On 26 April, I was a delighted to be a guest of the Master Plumber at the Worshipful Company of Plumbers Masters’ and Clerks’ Luncheon, Carpenters Hall. It is always a pleasure to lunch here in the Hall where we hold our own installation luncheon, but this time with round tables giving a rather more informal feel.
The Master Plumber, Air Cdre Paul Nash OBE gave a most amusing speech on the Company and its origins, whilst welcoming the Masters and Clerks of eight Construction companies. Guests were presented with gifts of individual lead plumb weights, of a type first used by the Company in 1365. These had been “proved and tried as true”, and so were eligible to be marked with impression of St Michael the Archangel. One of the duties of the Plumbers’ Company in the 14th century was the detection of false weights within seven miles of the City of London. Each weight now comes with a warning to always wear gloves when handling lead, and to wash your hands as soon as you finish!
Later that day, the Mistress and I attended the Treloar’s School charity dinner at Mansion House, sponsored by the Lord Mayor. Treloar’s school is a truly remarkable institution, aking children with a range of serious disabilities and giving them quite exceptional opportunities and education. The Mistress and I had a wonderful time, and the musical entertainment by the cast of “Les Miserables” in the theatrical purple lighting in the Egyptian Hall was truly memorable.
Finally, on 27 April, together with the Clerk, I hosted an intimate “New members’ supper” at Davy’s Plantation Place, with five new members. This is a great way for the Master to get to know new Freemen, to discuss the Company and explain how one can become more involved in our activities. My sincere thanks to the new members who were able to attend.
Before I left on 10 April for a visit to Vienna, the Mistress and I spent a delightful day in Canterbury, visiting the Cathedral and meeting with a local guide in preparation for the Master’s trip in June. We are looking forward to this very much, and the event is now fully booked with 25 people coming to Kent.
Over the Easter break, the Livery world goes quiet for a few days, making the trip to Vienna with a few friends feasible. We had a wonderful time, and it is a most impressive and historically important city. The spectacular tiles on the roof of St Stephen’s Cathedral were a reminder of the impact which decorative roof tiling can make.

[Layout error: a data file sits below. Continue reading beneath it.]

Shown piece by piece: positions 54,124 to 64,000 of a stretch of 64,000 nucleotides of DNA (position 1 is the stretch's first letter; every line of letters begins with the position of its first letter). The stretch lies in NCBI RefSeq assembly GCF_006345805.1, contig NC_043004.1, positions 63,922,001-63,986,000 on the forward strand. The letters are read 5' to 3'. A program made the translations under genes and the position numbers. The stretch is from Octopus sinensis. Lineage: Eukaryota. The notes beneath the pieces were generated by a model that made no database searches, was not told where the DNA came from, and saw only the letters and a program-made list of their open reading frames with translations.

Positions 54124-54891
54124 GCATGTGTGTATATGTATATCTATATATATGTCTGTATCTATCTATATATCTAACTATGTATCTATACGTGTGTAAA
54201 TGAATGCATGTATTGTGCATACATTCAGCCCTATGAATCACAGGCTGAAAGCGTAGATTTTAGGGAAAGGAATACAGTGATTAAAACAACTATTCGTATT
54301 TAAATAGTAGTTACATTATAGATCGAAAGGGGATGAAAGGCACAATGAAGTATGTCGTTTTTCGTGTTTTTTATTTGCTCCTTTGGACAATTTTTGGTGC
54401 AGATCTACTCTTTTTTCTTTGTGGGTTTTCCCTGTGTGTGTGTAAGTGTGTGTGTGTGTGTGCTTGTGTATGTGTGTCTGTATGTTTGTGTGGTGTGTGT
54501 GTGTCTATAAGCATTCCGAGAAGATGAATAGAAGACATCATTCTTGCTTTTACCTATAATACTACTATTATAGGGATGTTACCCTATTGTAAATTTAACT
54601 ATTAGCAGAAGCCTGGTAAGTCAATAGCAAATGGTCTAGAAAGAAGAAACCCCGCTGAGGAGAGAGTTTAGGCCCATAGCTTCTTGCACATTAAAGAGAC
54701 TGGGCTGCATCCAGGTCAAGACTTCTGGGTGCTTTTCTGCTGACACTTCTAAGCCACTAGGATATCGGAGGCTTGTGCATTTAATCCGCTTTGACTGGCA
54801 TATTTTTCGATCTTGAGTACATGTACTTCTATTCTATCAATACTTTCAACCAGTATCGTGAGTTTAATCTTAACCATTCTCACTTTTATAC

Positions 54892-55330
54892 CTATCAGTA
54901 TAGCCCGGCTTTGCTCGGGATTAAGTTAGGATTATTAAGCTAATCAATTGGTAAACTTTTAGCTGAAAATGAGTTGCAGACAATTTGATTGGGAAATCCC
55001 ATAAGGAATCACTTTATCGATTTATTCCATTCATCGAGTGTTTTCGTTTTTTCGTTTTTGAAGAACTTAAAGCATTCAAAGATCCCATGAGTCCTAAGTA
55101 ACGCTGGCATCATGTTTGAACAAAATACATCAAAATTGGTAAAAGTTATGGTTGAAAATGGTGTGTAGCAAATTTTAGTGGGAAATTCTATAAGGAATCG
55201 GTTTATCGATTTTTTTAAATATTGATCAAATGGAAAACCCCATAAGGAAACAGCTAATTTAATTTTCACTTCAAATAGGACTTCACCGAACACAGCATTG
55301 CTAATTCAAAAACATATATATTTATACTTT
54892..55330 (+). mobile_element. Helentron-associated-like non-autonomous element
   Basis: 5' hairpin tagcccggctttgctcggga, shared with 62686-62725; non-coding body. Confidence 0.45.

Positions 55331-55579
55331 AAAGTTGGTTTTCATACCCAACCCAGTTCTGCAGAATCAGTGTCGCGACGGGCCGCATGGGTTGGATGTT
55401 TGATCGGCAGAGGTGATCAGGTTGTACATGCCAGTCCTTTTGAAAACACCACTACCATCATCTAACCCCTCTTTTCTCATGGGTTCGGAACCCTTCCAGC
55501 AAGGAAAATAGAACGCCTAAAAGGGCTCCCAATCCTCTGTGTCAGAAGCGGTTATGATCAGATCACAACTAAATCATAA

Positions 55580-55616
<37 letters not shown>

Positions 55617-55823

Whilst I was away, the Mistress had a busy week. She attended our Women’s livery luncheon at Ironmongers’ Hall on 16 April, organised by Renter Warden Dr Jenny Rolls and Past Master Lesley Day, which I am assured was a great success!
This was followed on 19 April by the Consorts’ visit to the Ranger’s House, Blackheath. Now owned by English Heritage, Ranger’s House is an elegant Georgian villa on the boundary of Greenwich Park and Blackheath which contains The Wernher Collection, a world-class art collection amassed by the 19th-century businessman, Sir Julius Wernher.
The house is better known to many as the London home of the Bridgerton family in the eponymous television series - note the imported wisteria!
Nineteen consorts and guests enjoyed a guided tour of the amazing and eclectic Werner collection of fine objects and art, followed by tea and a glass of champagne at Heathfield House, a short walk away.
Heathfield House was built in 1793 for John Brent, a wealthy shipbuilder based in Rotherhithe. In testament to his success, the National Maritime Museum has a 1797 painting by Pocock, entitled "Portraits of nine ships of war and others, launched from the yards of Messrs. Randall & Brent within the space of one year". Between 1770 and 1803 the Randall & Brent shipyards built a total of at least 64 ships, mainly warships of 74 guns and smaller for the Royal Navy.
The Mistress was very grateful to all who came and helped with serving tea and home-made scones. Our older daughter Emma made banana cake and fudge, and over £370 was raised for the Charitable Trust.
On Thursday 23rd March, the Mistress and I were invited to a special dinner at Mansion house by the Lord Mayor and Lady Mayoress, Alderman Nicholas and Mrs Felicity Lyons. The Lord Mayor’s bodyguard was provided by the pikemen and musketeers of the Honourable Artillery Company. I was offered a musket – these are very heavy indeed!
It is a major event in the Livery Calendar, a dinner when all the Masters, Prime Wardens and Upper Bailiff of the 110 livery Companies, together with the Court of Aldermen and other City dignitaries, are entertained at Mansion House. A formal “white tie and medals” event, with music from the salon orchestra of the HAC band and the state trumpeters of the Household Cavalry.
There were over 350 guests in the Egyptian Hall, which made it feel almost full! After a delightful dinner and excellent wines, Lord Mayor spoke of the importance of the Livery Companies in the City, and his work in maintaining the city’s global pre-eminence in financial services. The Master Grocer and Master Mercer each responded, supporting the Lord Mayor and his charitable activities. The Lord Mayor then closed with a short but witty story about a nun travelling in a taxi. I will not spoil the joke, but look out for Kevin. After a leisurely stirrup cup, carriages were at 11pm.
Then on Friday 24th March, a fairly early start from home for the United Guilds Service at St Paul’s Cathedral. It’s another major event in the Livery Calendar, also attended by all the Masters, Prime Wardens and Upper Bailiff. I met with the Wardens, Chris Causer and Jenny Rolls at Carpenters’ Hall where we robed before processing, together with the Master Carpenter and his Clerk, to St Pauls. The Cathedral was packed and I was delighted that we had 30 members of the Company who attended the service (I think this may be a record!). It was great to see so many Tylers and Bricklayers at the service, including Deputy Master Simon Martin and Past Masters David Fuller, Tom Hoffman and David Cole Adams.